The Southwestern Historical Quarterly, Volume 44, July 1940 - April, 1941 Page: 84
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Southwestern Historical Quarterly
for the complete realization [of his offers]. After which I
thanked him profoundly, and promised on my part to write
everything he had asked of me, to which the Reverend Father
added that he would support his proposals and solicitations
with all his influence, and that we would inform him of the
result; in view of which the said person promised that in the
meantime he would continue to give us every pertinent in-
This is the result of what I have done in this matter which
I communicate to you for your information and guidance so
that you may be good enough to communicate your orders and
instructions to me while you lay it before His Majesty. God
keep you many years. New Orleans, November 4, 1815-Juan
Mariano Picornell-Sefior Don Luis de Onis y Gonzales-"
I am unable to exaggerate to Your Excellency the activity
that these rebels engage in to realize their plans; every day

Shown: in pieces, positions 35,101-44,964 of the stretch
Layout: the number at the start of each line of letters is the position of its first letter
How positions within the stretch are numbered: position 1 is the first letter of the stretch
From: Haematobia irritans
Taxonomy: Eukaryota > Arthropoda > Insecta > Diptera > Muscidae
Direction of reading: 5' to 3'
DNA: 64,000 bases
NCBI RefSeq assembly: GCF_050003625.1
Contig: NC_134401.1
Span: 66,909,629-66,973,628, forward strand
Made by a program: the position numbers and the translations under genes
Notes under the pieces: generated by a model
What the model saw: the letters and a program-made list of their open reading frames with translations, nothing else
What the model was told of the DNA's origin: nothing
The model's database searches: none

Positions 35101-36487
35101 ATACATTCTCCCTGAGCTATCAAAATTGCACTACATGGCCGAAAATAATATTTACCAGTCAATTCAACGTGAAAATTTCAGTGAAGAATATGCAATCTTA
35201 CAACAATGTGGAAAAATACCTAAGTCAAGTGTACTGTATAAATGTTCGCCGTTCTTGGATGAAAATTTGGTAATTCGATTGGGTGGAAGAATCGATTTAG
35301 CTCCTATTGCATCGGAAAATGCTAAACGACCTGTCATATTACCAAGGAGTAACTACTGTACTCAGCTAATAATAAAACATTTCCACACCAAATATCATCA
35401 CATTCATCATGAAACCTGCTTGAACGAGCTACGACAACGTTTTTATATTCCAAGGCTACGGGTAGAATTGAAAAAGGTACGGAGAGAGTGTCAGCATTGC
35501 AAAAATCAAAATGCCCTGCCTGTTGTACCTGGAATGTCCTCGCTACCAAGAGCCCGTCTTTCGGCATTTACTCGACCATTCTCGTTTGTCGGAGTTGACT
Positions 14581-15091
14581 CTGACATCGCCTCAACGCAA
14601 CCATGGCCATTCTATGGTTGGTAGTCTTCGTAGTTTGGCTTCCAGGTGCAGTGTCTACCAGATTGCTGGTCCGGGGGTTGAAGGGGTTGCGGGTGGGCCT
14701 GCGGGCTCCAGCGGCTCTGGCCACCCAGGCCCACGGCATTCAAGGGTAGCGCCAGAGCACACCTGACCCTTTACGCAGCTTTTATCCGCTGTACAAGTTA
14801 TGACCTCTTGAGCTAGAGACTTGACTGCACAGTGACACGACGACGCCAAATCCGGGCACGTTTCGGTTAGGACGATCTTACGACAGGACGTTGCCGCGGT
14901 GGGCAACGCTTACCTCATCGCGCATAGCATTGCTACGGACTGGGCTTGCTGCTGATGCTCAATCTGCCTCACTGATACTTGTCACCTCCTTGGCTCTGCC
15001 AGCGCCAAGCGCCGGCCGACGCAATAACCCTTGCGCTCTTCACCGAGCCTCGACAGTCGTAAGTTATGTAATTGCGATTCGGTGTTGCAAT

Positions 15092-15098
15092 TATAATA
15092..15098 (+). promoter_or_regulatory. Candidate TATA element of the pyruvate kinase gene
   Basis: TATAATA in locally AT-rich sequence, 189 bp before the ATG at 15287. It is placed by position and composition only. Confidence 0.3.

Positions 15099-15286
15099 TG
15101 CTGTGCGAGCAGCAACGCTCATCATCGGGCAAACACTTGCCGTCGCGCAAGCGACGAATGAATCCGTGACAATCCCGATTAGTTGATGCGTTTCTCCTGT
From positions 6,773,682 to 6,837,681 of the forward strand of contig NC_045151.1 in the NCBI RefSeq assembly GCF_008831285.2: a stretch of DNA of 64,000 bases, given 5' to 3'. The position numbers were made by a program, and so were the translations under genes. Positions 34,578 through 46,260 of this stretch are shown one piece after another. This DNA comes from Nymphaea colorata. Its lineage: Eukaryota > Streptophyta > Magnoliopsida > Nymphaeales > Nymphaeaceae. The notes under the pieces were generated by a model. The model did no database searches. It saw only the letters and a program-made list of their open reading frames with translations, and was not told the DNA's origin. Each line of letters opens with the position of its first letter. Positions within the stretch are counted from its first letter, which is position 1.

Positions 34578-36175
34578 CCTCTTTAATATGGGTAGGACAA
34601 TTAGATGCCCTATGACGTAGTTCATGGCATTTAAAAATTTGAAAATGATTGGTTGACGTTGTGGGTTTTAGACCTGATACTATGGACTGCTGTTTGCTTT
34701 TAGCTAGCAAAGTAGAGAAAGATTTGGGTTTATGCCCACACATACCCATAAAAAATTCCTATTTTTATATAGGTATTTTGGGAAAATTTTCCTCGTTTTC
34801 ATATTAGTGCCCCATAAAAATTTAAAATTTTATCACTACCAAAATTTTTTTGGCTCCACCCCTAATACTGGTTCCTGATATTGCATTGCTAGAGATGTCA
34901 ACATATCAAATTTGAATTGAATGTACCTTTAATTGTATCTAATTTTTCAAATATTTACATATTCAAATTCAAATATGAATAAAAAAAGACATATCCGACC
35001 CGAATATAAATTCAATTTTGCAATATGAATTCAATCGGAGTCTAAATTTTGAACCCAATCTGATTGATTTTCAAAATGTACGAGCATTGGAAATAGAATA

one sees boats and launches loaded with supplies and ammuni-
tion that go along the coast to the mouth of the Sabine River
with many men from this vicinity destined for the same place.
On the 27th they had a conference with all their principal co-
adjutors to decide what day Toledo should leave to join the
troops that are coming from Kentucky and Tennessee for the
same expedition; and after having read the letters that they
had received in the mail of that day, they saw that the chiefs
from said provinces, one with a thousand men and the other
with 300, could not arrive here in less than 24 days; conse-
quently, Toledo and his [men] should not leave here until the
middle of next month. It was likewise decided to inform the
Cartagenian corsairs that within a month and a half they would
have a new port safer than that of Barataria, pointing out the
place and the land-marks for entering.
I believe that it is extremely important and necessary to
send some small vessels to cruise near the place where the
establishment is intended; no matter how small they may be
nor how diminuitive their strength, they would suffice to pre-
vent or at least to impede the gathering, since the enemy now
have no seaport and must use chalones [felucca, falouche] and
other unarmed boats for transporting men and supplies and
the artillery for fortifying the port.
Unfortunately, this stretch of coast is less known than the
Mexican Gulf; but it is not likely to have in the present season
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Texas State Historical Association. The Southwestern Historical Quarterly, Volume 44, July 1940 - April, 1941, periodical, 1941; Austin, Texas. (texashistory.unt.edu/ark:/67531/metapth146052/m1/92/: accessed April 30, 2017), University of North Texas Libraries, The Portal to Texas History, texashistory.unt.edu; crediting Texas State Historical Association.